"Watch a fine pointer or setter in action and you will see animal intelligence at its peak. Of all the changes which have taken place over the centuries, one fundamental factor in the man-dog partnership remains: the satisfaction both get from working together."
Partners in the Field
It was a sight that stirred Robbins' soul-the real attraction of the sport, together with the pleasure of time spent with friends, for the Indianapolis attorney.
"I defy anyone, regardless of how they feel about hunting, not to enjoy watching a good bird dog work," Robbins, who trained his first dog at age 14, proclaims. "It's just amazing. And knowing that was my dog, the dog that I had raised and worked with-it gave me a lot of satisfaction."
But as the sun moved lower on that windy autumn day, Mike hadn't returned from the field with the other dogs. At first, Robbins wasn't concerned. It reminded him of the day he'd taken Mike-then a 10-month-old pup-hunting for the first time.
"I wasn't very optimistic about him in those early days," Robbins recalls. Then a Wabash senior, Robbins had bought Mike from man who ran his dogs in field trials. The pointer was a field trial reject.
"In field trials, the dog has to have a lot of style," Robbins explains. "The judges care about how the dogs stand when they point-the tail has to be straight up, the head needs to be high, the dog has to run with a certain type of gait and work his tail a lot. Frankly, I appreciate a dog that points and looks pretty too, but a lot of these dogs rejected from field trials were great hunting dogs."
But Mike didn't seem too promising during his hunting training, either. When his new owner tried to teach him to point using pen-raised quail, the pup wouldn't hold point. At times he'd even turn and walk the other way!
So when the pup didn't return from his first foray into the field, Robbins wasn't surprised-until he finally found his new charge. Mike was stone still, perfectly pointing a whole covey of quail. He'd just been waiting for his master to catch up.
"The wild quail don't smell the same as pen-raised quail, and he knew the difference," Robbins says with a laugh. "Even later, when I would try to work him with pen-raised birds, he just didn't care. Sometimes he'd just catch them and bring them back to me alive. It was as if he was saying 'this isn't real-I'll humor you if you like, but I don't really care about these phony birds.'"
That first day of hunting was the beginning of a remarkable career for Mike and a bond of mutual admiration between the hunter and his dog. For ten years the pair ranged over the hills of Illinois and Iowa in all sorts of weather, searching for quail or pheasant and enjoying the pleasure of each other's company. Mike seemed to have a new trick up his sleeve with each successive outing.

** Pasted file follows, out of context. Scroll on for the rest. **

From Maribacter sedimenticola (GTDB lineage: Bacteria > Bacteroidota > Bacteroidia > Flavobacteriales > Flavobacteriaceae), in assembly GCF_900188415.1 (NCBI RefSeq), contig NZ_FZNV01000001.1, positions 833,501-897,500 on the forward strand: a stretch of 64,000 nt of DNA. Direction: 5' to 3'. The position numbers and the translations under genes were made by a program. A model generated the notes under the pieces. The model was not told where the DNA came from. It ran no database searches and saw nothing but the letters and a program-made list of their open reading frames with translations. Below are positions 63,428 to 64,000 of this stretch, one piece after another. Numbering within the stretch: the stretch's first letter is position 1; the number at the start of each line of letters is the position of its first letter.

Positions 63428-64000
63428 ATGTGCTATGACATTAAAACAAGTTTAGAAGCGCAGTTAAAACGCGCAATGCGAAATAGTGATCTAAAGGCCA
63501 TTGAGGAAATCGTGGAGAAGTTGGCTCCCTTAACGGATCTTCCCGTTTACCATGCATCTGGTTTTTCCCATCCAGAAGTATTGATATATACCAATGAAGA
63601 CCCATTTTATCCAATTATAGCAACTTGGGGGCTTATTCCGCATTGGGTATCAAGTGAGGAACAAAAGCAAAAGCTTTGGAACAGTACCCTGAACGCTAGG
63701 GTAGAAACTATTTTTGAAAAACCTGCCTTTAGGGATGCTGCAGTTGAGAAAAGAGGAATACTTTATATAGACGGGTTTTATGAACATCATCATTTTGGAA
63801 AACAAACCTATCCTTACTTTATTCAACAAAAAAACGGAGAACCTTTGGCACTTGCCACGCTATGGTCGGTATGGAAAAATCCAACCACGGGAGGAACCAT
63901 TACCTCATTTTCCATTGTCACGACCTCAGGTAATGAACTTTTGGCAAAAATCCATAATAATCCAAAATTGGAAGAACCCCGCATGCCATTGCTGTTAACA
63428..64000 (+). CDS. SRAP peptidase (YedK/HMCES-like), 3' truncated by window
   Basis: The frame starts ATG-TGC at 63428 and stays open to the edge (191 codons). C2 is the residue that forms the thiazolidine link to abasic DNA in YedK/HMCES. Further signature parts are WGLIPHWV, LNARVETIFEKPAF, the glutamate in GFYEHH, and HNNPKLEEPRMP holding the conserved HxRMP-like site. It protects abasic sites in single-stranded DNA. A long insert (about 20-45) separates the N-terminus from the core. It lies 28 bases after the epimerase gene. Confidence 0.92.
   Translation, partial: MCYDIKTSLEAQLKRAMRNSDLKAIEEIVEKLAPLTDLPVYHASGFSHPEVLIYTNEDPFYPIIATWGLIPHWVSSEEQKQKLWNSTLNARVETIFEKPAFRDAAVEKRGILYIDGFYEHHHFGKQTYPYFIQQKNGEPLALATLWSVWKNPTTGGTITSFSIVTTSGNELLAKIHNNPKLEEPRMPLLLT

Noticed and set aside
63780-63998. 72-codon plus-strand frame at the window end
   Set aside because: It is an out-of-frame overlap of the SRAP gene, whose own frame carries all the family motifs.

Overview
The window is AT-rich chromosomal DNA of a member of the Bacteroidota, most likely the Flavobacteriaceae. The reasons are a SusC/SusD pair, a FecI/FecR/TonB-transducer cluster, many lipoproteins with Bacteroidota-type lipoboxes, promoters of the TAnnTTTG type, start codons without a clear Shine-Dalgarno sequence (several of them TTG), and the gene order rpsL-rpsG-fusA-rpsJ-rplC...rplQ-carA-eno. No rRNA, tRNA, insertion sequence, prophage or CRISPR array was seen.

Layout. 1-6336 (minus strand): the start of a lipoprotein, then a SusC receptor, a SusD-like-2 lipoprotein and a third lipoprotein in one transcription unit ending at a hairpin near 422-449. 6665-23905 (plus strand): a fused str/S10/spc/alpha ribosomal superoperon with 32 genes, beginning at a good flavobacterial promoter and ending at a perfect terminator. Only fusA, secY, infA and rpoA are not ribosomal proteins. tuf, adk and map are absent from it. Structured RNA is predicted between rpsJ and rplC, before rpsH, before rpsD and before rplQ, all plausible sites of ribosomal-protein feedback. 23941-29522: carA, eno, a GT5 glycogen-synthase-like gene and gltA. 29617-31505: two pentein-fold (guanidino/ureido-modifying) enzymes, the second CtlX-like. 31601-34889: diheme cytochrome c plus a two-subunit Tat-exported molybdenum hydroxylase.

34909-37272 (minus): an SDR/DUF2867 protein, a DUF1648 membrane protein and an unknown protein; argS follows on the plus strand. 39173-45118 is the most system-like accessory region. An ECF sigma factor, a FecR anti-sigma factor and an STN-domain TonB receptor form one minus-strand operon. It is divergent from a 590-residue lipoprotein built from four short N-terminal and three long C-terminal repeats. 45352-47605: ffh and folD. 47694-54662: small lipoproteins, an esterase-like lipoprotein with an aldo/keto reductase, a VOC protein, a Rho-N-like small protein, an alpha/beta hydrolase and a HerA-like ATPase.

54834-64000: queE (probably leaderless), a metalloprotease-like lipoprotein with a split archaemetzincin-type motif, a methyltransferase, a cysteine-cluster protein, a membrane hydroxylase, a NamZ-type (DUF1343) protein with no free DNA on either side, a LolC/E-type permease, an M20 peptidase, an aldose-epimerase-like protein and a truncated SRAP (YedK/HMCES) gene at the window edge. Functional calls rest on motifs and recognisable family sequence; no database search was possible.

"There were some birds that two of my dogs had pointed, and the birds started to walk away from them, heading for some cover," Robbins recalls. "Mike broke point and ran around on the other side of the birds and stopped them-he pointed so they couldn't go past him and held them in place. I didn't teach him to do that-you can't train a dog to do that. He did a lot of remarkable things."
But those remarkable exploits were only memories on that autumn afternoon in Iowa. With Mike now missing for an hour and a half, Robbins began to get concerned. Mike was older now. It was early in the season, and the dog wasn't really in game shape yet. It may have been that sense of concern that caused Robbins to look over his shoulder, and that's when he saw the old pointer climbing through a fence across the field. He was exhausted, his head and tail low and steps labored as he plodded towards the hunters, struggling to reach his master. He got as far as John Gilbert's outstretched hand-when Gilbert pet him, the dog laid over on his side.
"I still thought that maybe he was just laying there to get John to pet him," Robbins recalls. But when he knelt beside his dog, he knew his condition was serious. His friends helped him load Mike into the bed of a pickup. Minutes later, the dog stopped breathing.
"I don't know how he got to us, as badly as he was feeling. But he knew we were there, and I don't think he was in pain," Robbins says. "He just sort of drifted off."
"It's pretty tough to have sort of a moment like that, and with all these guys standing around on a big hunting trip, but I think it got to them, too."
Robbins hasn't hunted much since that day. He found homes for his two other dogs and dismantled his kennels. Part of the reason, he says, is that with a wife and three young daughters, he simply has other priorities. But, he admits, there's another reason.
"I won't have a dog like that again. I know that. He wasn't just the best dog I ever had, he was the best dog I'd ever seen in my experience of hunting with other people and their dogs. I really kind of got spoiled. Knowing that I won't ever have a dog like that again, I don't know that I want to venture back into it and settle for something less. I prefer to look back on those times with fond memories and leave well enough alone."
Though lately, Robbins says, he's thought of getting an English setter, just to keep in the house as a pet for his family, for his daughters.
And sometimes, no doubt, if he's out in the country when
the autumn air begins to chill and the wind rattles the cornstalks, he'll
remember the pleasure of watching that pointer zig-zagging through the fields,
or perhaps bringing back a live pen-raised quail with what could only be
a dog's version of a smirk on his muzzle.